Yellow-barred Brindle

Oak Hook-tip

Arhopalus ferus (Burnt-pine Longhorn beetle) was a rather unexpected discovery. Doug found an individual at York Road Industrial estate. Despite being dead and damaged, and no doubt assisted in its arrival by lorry, it was still in a good enough state to identify.

(Note this beetle was seen at Tophill Low NR on Saturday, but can't be counted for the list!)

Sunday, 15 August 2010

White-winged Black at Hornsea

Some record shots of the juvenile White-winged Black Tern at Hornsea Mere on Sunday. Unfortunately the blustery wind made taking photos difficult on the south side of the Mere from first field.

Also present were up to 20 Little Gulls... White-winged Black in the background.

Up to 12 Red-crested Pochards were shoved around the Mere by the boat racing event taking place, though always a little distant.

Also a Common Sandpiper, a mobile Greenshank and an adult Yellow-legged Gull, in the centre of the Mere, added to the interest.

A good number of Black-tailed Skimmer (15) were in the sheep field on the south side of the Mere.

Saturday, 14 August 2010

Seasons change... just like the times

As it was still raining overnight I took advantage for a lie in. However, the weather doesn't keep everyone in bed and the stalwarts at Tophill Low NR emptied the moth traps as usual on Saturday morning.

The first Six-striped Rustic of the season was trapped overnight and coupled with the trapping of the first Frosted Orange (below), it is very clear we are in to the autumn of the moth season.

Surviving yesterday's bad weather, one of the Hummingbird Hawkmoths remained on the wing, seen several times in the car park.

Also surviving into August is Rutpela maculata with 4 or 5 seen today.

Once the signature species of the site, and perhaps one of the most readily photographed, was the Green Sandpiper. However, over recent years the numbers passing through in autumn has declined. Just the one today was present, but it posed well in front of one of the hides on South Marsh East.

In fact it was a good selection of waders for current times... also on the day list were 2 Ruff, a Curlew and c150 Lapwing, whilst a Hobby was seen at the south end of the site, another species that has been rather rarely added to the notebook on visits this year.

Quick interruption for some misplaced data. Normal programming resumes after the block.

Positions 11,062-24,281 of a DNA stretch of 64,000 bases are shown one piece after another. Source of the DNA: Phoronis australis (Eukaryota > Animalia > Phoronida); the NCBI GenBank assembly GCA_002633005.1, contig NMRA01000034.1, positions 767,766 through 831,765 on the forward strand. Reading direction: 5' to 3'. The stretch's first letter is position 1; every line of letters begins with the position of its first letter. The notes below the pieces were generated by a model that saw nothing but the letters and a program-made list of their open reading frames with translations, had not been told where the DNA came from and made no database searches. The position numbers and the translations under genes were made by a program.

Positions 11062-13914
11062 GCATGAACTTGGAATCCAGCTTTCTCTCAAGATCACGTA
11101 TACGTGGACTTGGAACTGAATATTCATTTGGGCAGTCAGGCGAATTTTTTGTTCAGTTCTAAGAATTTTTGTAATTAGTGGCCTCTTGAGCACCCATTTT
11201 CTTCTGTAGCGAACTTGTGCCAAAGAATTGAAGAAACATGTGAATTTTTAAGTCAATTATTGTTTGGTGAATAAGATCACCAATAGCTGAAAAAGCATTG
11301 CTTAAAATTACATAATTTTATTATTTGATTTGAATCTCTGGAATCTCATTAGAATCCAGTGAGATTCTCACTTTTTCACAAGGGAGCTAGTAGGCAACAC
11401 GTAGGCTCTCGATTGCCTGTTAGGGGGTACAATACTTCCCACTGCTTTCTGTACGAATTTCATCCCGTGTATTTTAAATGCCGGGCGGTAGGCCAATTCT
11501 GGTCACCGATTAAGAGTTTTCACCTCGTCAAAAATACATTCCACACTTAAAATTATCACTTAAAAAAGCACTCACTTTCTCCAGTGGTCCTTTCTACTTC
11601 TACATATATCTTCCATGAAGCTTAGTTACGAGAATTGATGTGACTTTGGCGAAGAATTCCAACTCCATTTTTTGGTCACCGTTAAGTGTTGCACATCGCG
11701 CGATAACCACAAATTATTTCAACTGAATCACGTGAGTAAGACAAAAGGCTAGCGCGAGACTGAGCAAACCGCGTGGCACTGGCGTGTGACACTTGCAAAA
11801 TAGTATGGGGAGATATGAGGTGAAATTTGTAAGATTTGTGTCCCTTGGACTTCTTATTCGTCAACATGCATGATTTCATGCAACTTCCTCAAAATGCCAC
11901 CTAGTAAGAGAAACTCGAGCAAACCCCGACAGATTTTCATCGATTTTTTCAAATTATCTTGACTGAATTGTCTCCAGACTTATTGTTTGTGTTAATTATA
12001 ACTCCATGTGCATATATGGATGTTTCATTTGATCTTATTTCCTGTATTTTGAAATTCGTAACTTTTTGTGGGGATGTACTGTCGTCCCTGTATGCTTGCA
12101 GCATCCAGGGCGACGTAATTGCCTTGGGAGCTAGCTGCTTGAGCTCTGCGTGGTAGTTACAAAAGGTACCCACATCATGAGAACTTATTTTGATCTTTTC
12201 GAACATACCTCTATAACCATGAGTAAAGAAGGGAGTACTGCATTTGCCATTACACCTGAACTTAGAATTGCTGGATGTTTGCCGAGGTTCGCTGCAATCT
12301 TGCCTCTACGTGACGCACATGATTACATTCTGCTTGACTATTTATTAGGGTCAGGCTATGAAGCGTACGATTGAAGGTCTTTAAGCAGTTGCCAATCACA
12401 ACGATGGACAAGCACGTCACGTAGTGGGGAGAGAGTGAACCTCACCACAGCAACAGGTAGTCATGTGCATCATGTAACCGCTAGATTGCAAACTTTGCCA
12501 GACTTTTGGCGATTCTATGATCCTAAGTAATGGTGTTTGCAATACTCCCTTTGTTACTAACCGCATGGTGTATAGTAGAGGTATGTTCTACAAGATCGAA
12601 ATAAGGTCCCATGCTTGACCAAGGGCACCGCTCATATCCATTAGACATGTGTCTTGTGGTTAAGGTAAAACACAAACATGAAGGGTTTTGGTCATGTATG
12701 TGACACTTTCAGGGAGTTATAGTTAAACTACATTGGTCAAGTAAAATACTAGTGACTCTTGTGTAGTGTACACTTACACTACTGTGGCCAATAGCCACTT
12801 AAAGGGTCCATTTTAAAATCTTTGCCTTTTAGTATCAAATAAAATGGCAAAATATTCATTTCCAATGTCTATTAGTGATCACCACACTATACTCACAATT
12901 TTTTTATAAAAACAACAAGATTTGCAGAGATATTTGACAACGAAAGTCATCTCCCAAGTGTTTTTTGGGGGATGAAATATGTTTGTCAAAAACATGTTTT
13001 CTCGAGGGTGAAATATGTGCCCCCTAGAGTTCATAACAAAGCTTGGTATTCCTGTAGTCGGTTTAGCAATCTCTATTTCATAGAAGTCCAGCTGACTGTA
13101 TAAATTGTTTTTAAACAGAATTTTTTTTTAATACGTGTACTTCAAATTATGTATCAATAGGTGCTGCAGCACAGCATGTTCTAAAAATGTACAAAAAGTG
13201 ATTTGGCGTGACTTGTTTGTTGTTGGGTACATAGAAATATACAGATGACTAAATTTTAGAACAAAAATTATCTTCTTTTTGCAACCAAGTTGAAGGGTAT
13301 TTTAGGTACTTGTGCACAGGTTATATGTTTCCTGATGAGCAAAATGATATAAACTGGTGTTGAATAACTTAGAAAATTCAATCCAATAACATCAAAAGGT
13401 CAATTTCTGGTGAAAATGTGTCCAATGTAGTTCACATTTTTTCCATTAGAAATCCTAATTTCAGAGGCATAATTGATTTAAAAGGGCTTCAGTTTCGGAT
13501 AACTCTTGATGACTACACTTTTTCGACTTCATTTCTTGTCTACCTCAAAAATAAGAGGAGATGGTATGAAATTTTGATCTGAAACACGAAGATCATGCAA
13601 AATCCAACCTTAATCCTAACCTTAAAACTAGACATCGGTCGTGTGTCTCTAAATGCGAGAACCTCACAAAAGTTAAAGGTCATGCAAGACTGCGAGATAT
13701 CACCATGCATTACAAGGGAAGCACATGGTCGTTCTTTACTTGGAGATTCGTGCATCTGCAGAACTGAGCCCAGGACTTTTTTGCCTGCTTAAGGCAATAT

Several Brown Argus were found at the north end of the site, whilst there was a noticable increase in the numbers of Speckled Wood and Red Admiral, with perhaps 6-7 Painted Ladys also noted.

It was a day off counting dragonflies. Single Black-tailed Skimmer and Brown Hawker were noted, the latter species really scarce this year at the site. A few Southern and Migrant Hawkers were on the wing, but perhaps it was a good day to just not bother too much.

Friday, 13 August 2010

Quiet wet day at The Narrows

A rather disappointing afternoon spent at Spurn at The Narrows. Very little passed through the afternoon and little time for taking pictures inbetween the heavy showers.

These snaps of the 4 Little Egrets around on the Humber the best in the dark, overcast, wet conditions.

Also at The Narrows a few waders - these Sanderlings on the beach the photogenic highlight.

On typing it is pouring down with rain! One can only hope for some better weather tomorrow!

It may be dark, but still lots to see (Part 2)

After a good moth night there are always 'the odds and sods' to tidy up. As we, Doug Fairweather and myself (Doug is learning quicker than me), try to get to grips with the micro and pyrallid moths, it means we get double the enjoyment as we can add new species to the Lepidoptera list of Tophill Low NR.

The traps set overnight Friday, August 6th contained the following firsts for the site, photographed by Doug.

Trachycera advenella

Evergestis pallidata

Pammene aurita

One of the others, trapped many times before but still a rather smart insect, is Orthopygia glaucinalis

A Ryton surprise in the week

This rather impressive Puss Moth caterpiller was discovered during the trimming of a Willow tree in Ryton, North Yorkshire during the week. Certainly a huge meal for any passing bird, the larva looks as superb as the adult it grows into.

Puss Moth larva pictures by Doug Fairweather

Also in the same area, a Mint Moth spp was in a herb garden and a Magpie (the moth... obviously!!!) was in an adjacent hedgerow.

Back in East Yorkshire, Howden was pretty quite. Nothing much other than the odd Migrant and Southern Hawkers in the Ashes playing field area of the town.

Sunday, 8 August 2010

Looking the worse for wear

Plenty of Emperor Dragonfly on the wing in the Canal Zone at Spurn. Despite all appearing to be suffering from the wear and tear of patrolling and engaging other males, it appeared to be business as usual for them in the sunshine. At least 13 males were on the wing with just a couple of females seen. Many of the males were hanging up providing photo opportunities.

A supporting cast involved 4 Common Blue Damselfly, 7 Blue-tailed Damselfly, 4 Common Darter and 6 Ruddy Darter.

A couple of hours at The Narrows was very quiet 15.30-18.00. Just a trickle of Gannets north... and ended up resorting to taking pictures of Common Gulls flying up and down the beach!

Obviously cursing now on reading the pager message 'Cory's Shearwater off The Warren after I left!!!'